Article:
So, if I understand you, a build following one of the two cylindrical designs above should give me a response close to what is plotted by the blue line (with a -3db of ~ 17hz.)

"I believe we have a plan!" Thanks!!
 

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So, if I understand you, a build following one of the two cylindrical designs above should give me a response close to what is plotted by the blue line (with a -3db of ~ 17hz.)

"I believe we have a plan!" Thanks!!
That's right. (as long as the specs are correct.)
For movies you will need a high pass filter on the amp to prevent over-excursion below tuning.

I'm surprised no-one has suggested any local suppliers of tubing yet.

Cheers,
Bill.
 

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Discussion Starter · #9 ·
That's right. (as long as the specs are correct.)
For movies you will need a high pass filter on the amp to prevent over-excursion below tuning.

I'm surprised no-one has suggested any local suppliers of tubing yet.

Cheers,
Bill.
Shouldn't the crossover in my pre-pro take care of that? The sub will be crossed over at ~50 to 60hz with its own amp. I also have options as to what amp I'll use: one of two amps pulled from older subs OR the "subwoofer" channel on my 6 channel THX amp. I'm new to DIY, so perhaps I'm missing something. :scratch:

I contacted Sonotube directly, and they sent a list of "local" dealers. The closest dealer is in Raleigh. :unbelievable: A local supplier will order it for me, but the minimum order is 12 feet!

Thanks again; you have been incredibly helpful!
 

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Discussion Starter · #10 ·
Do I need a high-pass filter/crossover even though I am:
1) Using a pre-pro with a adjustable x-over for the sub output?
2) Using a dedicated amp (or amp channel) for the sub?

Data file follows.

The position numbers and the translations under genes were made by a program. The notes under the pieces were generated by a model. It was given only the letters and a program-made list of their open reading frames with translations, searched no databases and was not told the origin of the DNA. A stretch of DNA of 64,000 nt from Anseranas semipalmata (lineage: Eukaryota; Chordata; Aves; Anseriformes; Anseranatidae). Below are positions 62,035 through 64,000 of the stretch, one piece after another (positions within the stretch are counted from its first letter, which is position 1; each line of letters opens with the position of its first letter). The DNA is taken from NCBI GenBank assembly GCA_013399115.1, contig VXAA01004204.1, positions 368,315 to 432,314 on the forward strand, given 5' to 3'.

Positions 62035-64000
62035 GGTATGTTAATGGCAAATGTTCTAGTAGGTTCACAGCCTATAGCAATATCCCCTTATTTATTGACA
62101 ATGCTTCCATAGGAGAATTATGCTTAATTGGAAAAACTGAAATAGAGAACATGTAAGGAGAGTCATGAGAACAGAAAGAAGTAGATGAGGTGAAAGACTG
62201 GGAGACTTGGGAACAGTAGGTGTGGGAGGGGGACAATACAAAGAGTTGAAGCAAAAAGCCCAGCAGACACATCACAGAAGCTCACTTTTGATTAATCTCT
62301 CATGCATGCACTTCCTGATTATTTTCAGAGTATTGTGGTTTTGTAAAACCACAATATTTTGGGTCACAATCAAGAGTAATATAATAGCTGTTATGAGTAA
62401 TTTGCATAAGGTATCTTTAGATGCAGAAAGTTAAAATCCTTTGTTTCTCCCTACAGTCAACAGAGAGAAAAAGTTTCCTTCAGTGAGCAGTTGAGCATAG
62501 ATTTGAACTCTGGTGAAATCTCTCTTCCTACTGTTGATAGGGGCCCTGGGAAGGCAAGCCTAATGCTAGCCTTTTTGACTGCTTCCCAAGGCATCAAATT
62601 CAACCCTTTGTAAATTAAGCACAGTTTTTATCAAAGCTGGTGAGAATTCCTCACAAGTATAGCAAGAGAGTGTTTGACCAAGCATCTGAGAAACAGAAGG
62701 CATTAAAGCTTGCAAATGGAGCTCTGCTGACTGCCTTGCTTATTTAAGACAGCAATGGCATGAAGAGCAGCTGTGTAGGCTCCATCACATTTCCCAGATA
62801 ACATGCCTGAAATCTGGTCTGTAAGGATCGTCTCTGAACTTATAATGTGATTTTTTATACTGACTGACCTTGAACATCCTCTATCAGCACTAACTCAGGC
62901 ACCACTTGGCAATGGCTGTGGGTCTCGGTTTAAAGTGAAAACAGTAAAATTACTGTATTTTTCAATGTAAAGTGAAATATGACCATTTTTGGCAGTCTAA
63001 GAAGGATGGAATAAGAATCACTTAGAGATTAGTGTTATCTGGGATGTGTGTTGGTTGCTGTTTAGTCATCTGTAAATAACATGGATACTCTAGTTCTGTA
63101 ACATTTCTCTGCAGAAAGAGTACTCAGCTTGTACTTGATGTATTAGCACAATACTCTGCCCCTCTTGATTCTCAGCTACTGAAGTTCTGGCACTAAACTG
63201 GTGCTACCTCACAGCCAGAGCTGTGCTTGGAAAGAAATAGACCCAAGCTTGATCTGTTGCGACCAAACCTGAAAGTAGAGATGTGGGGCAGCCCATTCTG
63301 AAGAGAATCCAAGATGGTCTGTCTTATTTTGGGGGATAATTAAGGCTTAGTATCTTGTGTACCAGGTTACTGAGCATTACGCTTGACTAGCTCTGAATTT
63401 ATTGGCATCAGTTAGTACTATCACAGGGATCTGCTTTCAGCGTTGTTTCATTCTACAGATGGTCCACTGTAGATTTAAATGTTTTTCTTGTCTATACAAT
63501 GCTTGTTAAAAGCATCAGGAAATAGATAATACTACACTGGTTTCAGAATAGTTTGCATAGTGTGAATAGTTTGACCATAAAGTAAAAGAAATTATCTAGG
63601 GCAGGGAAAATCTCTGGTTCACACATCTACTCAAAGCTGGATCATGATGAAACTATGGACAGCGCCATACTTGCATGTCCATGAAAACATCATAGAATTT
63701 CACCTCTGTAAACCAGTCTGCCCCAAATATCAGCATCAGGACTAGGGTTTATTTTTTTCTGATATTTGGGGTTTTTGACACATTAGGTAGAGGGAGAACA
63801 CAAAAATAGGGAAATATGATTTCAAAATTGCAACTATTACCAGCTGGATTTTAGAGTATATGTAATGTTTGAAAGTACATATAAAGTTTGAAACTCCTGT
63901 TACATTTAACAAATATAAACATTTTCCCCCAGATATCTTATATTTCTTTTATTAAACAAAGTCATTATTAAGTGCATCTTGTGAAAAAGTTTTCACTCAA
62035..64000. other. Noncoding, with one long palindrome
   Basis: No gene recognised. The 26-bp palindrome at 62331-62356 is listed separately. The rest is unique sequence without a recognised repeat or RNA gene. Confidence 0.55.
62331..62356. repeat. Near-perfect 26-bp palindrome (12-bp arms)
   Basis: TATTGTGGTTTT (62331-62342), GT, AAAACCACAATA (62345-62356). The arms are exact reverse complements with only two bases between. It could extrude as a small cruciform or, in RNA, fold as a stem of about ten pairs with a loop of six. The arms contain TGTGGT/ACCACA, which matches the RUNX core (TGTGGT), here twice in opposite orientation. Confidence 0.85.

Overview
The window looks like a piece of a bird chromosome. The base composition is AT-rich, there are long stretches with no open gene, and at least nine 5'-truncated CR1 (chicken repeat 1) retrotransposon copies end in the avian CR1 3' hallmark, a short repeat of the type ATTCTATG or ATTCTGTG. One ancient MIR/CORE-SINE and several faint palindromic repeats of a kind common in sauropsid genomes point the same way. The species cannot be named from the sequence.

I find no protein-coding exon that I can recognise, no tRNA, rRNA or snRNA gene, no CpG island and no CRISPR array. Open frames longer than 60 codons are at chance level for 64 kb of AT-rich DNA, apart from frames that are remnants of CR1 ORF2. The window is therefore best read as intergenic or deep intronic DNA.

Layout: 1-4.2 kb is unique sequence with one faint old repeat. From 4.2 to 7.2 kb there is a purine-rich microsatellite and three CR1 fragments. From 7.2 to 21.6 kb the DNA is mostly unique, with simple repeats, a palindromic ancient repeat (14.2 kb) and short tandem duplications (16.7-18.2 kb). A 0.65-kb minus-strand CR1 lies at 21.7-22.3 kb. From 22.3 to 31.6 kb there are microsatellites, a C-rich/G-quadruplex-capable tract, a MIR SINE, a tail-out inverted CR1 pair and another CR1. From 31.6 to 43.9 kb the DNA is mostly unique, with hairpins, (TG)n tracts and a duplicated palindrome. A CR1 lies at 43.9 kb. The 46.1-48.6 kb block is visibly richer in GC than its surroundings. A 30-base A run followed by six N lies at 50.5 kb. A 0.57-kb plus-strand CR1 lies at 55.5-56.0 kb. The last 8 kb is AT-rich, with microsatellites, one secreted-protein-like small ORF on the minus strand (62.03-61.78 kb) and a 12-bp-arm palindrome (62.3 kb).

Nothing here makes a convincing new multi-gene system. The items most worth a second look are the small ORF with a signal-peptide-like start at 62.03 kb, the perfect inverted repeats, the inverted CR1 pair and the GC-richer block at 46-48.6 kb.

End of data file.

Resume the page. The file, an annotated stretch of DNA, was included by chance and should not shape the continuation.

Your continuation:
If so, what frequency do I need? (I will be using the sub for about 50hz and down)
Thanks
 

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I am not sure what a pre-pro is, do you have a model/brand I can look up?

You will need a high pass filter for playing movies as they have content below 18 Hz which could cause it to exceed Xmax. I think you set the filter the same as the port tuning which in this case is 18 Hz.
Also most receivers cross the sub/mains at around 80 Hz.

Cheers,
Bill.
 

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Discussion Starter · #12 ·
"Pre-pro" is short for "preamp processor;" think of it as an AVR without the amps*. It has an adjustable crossover for the sub output, but I don't think that's the issue here anyway. :gulp:

If I understand the statement about a high pass filter, it is (in this case) used to limit the low end response of the sub and keep the woofer from "bottoming out." It would be a high pass filter that would only allow 18hz and ABOVE to play through the sub; the pre-pro's (or AVR's) on-board crossover would limit it to ~80hz and below. Between the two filters would be the frequencies that the sub would cover. In this case 18hz to 80hz (I use a lower crossover point for my subs, but I know that 80hz is the most common point and the THX standard.)

I would need a high pass filter set at 18hz and up...is this something that I'd get at partsexpress.com? Any brands that you'd recommend? IF I used a subwoofer amp (I have two: an old M&K and a Cambridge Soundworks Basscube12 amp) would I still need it?

THANKS

* Here's an example of a pre-pro. It's an older 5.1 unit, but the review describes what it does. This is one that I used to own; my new one is a 7.1 model:

http://www.stereophile.com/solidpreamps/301lexi/index.html
 

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Discussion Starter · #13 ·